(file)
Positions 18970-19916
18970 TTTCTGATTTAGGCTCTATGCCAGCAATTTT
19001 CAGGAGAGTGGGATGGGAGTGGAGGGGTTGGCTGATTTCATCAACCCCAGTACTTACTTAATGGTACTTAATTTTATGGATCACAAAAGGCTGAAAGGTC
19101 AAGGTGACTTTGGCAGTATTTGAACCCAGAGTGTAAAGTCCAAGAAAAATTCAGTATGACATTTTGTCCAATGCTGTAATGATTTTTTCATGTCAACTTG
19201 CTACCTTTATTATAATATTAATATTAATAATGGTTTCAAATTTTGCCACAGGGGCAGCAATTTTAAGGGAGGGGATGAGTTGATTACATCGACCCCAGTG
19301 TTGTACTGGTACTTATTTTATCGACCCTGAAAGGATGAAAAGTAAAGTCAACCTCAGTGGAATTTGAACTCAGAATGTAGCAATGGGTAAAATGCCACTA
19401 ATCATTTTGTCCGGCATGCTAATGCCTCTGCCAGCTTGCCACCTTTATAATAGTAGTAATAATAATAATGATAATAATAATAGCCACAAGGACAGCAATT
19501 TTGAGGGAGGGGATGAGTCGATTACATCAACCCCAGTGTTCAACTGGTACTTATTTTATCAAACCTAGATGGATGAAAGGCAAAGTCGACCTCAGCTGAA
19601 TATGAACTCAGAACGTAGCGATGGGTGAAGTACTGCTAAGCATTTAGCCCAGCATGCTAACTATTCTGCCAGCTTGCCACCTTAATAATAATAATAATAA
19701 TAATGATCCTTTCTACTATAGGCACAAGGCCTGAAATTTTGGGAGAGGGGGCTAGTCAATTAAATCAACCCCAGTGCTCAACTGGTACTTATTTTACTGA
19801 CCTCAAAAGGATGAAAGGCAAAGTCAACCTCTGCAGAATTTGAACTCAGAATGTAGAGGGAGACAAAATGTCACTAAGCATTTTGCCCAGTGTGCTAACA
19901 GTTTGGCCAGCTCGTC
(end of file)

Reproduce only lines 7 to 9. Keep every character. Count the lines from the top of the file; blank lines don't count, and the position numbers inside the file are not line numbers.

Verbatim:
19401 ATCATTTTGTCCGGCATGCTAATGCCTCTGCCAGCTTGCCACCTTTATAATAGTAGTAATAATAATAATGATAATAATAATAGCCACAAGGACAGCAATT
19501 TTGAGGGAGGGGATGAGTCGATTACATCAACCCCAGTGTTCAACTGGTACTTATTTTATCAAACCTAGATGGATGAAAGGCAAAGTCGACCTCAGCTGAA
19601 TATGAACTCAGAACGTAGCGATGGGTGAAGTACTGCTAAGCATTTAGCCCAGCATGCTAACTATTCTGCCAGCTTGCCACCTTAATAATAATAATAATAA